Goliath, Who Aspires to be David
This image, shared by early-to-mid 2010s Comedy Central star Amy Schumer, is strange on a variety of dimensions, but naturally my principle objection is to the concept that Amy Schumer stands alone because she is a Jew.
This meme conflates the modern state of Israel with the Jewish people, which is of course the central rhetorical move of contemporary Zionism. As has been pointed out for a long time, this equivalence embraces the exact logic that is rightly decried when violence against Jews is justified by reference to the actions of Israel’s government; if it’s wrong for an innocent Jew to be killed by Hamas because of things Israel has done, then it must follow, should follow, and does follow that criticism of Israel cannot constitute criticism of the Jewish people. (I would also suggest that if you justify Palestinian civilian deaths through reference to Hamas, you justify Israeli civilian deaths through reference to the actions of the IDF; you should do neither.) All of this is bound up with a flagrantly false concept of Zionism that people who know better allow to spread because it’s politically convenient. I frequently encounter people who think that the history of the Jews simply is the history of Zionism - that since 70 AD, when the Romans destroyed the second temple, all of worldwide Jewry has been involved in an effort to rebuild a Jewish state in Palestine. This is flatly, historically, factually false. For much of the past 2000 years, there was no reason to assume that any given Jews would be supporters of a return to a Israeli state, and the historical record of the Jewish people is full of ambivalence or hostility to the idea. (See Bundism or the Satmar, for more recent examples.) It simply is not the case that Zionism has historically been an assumed part of Jewish identity, anti-Zionist Jews have always been common, and the modern Zionist project is perhaps 150 years old.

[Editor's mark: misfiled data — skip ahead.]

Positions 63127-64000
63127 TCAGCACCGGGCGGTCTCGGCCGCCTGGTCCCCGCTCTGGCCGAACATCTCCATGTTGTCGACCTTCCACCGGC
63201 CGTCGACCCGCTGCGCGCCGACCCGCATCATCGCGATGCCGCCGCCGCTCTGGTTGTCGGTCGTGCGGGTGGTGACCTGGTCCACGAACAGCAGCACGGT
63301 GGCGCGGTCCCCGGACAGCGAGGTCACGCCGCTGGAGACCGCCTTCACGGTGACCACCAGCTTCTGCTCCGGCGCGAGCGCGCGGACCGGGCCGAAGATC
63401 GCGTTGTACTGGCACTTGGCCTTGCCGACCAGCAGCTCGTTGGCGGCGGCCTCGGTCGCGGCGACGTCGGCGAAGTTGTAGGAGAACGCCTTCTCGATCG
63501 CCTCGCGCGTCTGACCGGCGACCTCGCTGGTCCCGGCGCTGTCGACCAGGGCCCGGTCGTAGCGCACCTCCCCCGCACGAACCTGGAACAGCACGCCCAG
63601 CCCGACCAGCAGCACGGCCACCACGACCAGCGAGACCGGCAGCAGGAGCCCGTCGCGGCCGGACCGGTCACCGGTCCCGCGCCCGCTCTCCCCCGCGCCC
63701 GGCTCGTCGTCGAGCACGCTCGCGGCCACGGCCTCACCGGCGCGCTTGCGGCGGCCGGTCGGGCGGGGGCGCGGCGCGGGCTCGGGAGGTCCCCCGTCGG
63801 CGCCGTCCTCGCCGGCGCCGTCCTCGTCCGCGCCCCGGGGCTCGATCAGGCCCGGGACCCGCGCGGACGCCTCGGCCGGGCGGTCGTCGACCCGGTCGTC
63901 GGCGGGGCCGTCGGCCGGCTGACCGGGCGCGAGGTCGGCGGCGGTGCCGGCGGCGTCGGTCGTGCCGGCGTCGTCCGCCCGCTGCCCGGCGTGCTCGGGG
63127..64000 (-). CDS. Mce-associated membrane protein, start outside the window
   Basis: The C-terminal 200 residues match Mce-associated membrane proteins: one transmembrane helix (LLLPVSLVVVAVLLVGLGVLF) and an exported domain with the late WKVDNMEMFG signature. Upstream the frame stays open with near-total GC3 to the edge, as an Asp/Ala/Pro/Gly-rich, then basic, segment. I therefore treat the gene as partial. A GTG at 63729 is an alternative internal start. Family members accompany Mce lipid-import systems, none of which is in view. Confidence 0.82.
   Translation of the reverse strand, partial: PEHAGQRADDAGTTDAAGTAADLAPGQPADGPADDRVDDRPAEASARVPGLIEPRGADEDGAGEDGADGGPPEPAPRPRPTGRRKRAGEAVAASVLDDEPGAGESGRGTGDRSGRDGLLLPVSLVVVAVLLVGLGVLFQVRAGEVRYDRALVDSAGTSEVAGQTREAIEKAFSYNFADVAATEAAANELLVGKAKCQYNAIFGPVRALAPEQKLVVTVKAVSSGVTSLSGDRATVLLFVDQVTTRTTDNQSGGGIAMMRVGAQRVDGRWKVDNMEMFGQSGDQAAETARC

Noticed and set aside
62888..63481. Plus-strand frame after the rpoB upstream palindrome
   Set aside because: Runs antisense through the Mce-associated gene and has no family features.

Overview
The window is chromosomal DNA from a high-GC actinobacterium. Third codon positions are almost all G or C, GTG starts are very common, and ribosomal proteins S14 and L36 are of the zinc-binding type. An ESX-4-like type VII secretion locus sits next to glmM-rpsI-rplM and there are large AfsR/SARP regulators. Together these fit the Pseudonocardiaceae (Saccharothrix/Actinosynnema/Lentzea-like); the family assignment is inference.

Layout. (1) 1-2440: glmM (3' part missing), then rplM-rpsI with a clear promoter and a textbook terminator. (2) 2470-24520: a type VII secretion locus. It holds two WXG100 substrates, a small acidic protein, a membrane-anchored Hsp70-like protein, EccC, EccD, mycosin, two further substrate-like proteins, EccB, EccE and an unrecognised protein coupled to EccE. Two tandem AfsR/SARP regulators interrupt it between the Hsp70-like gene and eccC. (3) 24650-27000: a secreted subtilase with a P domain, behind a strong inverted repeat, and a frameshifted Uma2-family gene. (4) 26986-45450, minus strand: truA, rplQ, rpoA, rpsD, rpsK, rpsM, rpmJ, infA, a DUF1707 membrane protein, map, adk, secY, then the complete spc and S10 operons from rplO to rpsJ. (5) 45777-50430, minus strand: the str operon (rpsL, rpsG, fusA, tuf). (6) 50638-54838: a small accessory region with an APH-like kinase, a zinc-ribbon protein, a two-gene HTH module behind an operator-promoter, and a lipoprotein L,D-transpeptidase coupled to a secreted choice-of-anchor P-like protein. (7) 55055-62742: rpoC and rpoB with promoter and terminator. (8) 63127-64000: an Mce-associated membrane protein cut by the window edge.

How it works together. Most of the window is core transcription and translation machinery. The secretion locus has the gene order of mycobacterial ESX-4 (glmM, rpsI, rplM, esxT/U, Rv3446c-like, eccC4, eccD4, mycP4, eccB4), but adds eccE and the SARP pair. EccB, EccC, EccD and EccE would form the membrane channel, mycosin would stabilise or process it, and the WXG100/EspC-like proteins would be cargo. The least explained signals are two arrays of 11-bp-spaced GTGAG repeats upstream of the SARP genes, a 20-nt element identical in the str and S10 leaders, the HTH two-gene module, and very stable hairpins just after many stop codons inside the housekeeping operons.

But, OK - let’s accept the conflation of the Israeli state with the Jewish people for now. The immediate question is, on what planet does Israel stand alone? There is such a powerful urge among Israel’s defenders to make the country out to be an underdog, but there is absolutely no rational basis for doing so. Israel enjoys one of the most powerful and advanced militaries on earth. Despite the conflict, Israeli citizens are actually remarkably safe from violence compared to most of the countries on the globe. Vision of Humanity’s “Peace Index” ranks the country poorly given its nuclear arsenal, weapons dealing, and antagonistic neighbors, but in terms of overall criminality, violent crime, homicides, risks from external conflict, and overall safety and security score, Israel enjoys remarkable internal security. This is in part due to the fact that Israel is widely believed to have the most effective intelligence apparatus on the planet. Israel is one of the richest and most technologically advanced countries on Earth. It has a world-class medical system and infrastructure that’s the envy of most of the world. And, most relevant to our discussion here, Israel enjoys absolute military supremacy and coercive control over the Palestinians. (The fact that the IDF could immediately shut down water, food, energy, and telecommunications in Gaza in response to the attack tells you a lot.)